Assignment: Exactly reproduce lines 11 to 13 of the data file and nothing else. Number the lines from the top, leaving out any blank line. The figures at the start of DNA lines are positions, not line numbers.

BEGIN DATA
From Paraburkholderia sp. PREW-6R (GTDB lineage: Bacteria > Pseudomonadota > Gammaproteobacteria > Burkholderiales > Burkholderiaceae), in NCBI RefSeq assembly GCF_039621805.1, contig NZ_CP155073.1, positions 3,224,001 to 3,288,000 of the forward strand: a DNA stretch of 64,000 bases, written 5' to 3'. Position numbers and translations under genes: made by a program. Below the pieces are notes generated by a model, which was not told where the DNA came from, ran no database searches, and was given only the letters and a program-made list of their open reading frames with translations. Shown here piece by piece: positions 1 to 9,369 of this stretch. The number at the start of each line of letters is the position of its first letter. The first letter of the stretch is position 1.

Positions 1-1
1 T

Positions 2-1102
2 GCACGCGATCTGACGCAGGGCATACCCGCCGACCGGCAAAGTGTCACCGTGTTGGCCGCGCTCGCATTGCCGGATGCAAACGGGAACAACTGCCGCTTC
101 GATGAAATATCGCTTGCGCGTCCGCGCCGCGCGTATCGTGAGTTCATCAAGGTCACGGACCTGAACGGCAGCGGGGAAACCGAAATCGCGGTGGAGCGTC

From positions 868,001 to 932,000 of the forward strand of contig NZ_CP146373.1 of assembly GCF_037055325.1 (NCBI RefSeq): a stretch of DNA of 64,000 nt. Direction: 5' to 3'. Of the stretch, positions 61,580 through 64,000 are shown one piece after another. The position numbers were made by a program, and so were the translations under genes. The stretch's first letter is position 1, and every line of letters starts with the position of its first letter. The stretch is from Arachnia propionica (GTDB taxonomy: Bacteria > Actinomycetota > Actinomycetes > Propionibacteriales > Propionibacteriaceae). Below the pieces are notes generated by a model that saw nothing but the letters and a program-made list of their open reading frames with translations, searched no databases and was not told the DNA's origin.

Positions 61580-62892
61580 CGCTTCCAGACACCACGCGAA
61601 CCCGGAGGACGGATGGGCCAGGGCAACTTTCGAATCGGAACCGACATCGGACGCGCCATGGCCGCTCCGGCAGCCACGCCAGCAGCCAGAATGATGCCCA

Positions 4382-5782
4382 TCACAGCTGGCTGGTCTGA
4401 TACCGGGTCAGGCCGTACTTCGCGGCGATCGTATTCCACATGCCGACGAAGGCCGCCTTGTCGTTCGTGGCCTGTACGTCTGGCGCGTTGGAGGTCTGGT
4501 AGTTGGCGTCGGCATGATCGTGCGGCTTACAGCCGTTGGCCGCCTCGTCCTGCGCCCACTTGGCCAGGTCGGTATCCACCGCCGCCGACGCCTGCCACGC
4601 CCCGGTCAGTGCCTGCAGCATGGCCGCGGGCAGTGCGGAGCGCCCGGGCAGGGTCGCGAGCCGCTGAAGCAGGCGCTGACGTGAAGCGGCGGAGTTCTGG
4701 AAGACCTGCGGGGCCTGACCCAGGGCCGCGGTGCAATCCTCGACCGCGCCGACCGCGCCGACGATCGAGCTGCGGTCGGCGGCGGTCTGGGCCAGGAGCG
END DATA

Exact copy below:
Positions 4382-5782
4382 TCACAGCTGGCTGGTCTGA
4401 TACCGGGTCAGGCCGTACTTCGCGGCGATCGTATTCCACATGCCGACGAAGGCCGCCTTGTCGTTCGTGGCCTGTACGTCTGGCGCGTTGGAGGTCTGGT